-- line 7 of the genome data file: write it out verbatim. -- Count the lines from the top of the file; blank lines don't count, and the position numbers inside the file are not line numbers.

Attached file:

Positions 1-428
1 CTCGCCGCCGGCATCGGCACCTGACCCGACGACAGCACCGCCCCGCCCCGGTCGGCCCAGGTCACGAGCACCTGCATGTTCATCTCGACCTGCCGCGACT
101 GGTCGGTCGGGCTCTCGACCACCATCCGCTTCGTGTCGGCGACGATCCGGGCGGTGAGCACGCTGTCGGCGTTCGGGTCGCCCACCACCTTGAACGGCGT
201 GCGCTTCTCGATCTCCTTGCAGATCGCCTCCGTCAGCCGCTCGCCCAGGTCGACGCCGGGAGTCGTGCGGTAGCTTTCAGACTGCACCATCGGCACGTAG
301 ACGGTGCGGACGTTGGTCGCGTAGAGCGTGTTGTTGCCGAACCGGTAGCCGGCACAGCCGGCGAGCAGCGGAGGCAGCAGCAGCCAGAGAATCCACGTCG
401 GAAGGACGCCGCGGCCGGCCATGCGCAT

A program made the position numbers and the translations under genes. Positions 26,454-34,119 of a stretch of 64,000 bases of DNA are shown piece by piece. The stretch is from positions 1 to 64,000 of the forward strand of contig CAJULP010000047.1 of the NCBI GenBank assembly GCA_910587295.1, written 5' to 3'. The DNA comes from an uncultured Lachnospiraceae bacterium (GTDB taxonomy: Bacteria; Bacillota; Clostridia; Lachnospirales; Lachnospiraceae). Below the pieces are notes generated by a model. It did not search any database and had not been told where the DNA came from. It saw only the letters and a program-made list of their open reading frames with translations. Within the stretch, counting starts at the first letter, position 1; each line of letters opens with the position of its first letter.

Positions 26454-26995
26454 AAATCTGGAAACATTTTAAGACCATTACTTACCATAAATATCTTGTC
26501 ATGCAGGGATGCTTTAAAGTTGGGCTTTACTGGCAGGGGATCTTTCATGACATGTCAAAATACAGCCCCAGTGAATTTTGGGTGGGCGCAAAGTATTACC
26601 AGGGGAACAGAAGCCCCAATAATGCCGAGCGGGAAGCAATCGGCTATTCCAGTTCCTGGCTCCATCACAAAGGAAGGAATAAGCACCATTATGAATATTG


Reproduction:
A program made the position numbers and the translations under genes. Positions 26,454-34,119 of a stretch of 64,000 bases of DNA are shown piece by piece. The stretch is from positions 1 to 64,000 of the forward strand of contig CAJULP010000047.1 of the NCBI GenBank assembly GCA_910587295.1, written 5' to 3'. The DNA comes from an uncultured Lachnospiraceae bacterium (GTDB taxonomy: Bacteria; Bacillota; Clostridia; Lachnospirales; Lachnospiraceae). Below the pieces are notes generated by a model. It did not search any database and had not been told where the DNA came from. It saw only the letters and a program-made list of their open reading frames with translations. Within the stretch, counting starts at the first letter, position 1; each line of letters opens with the position of its first letter.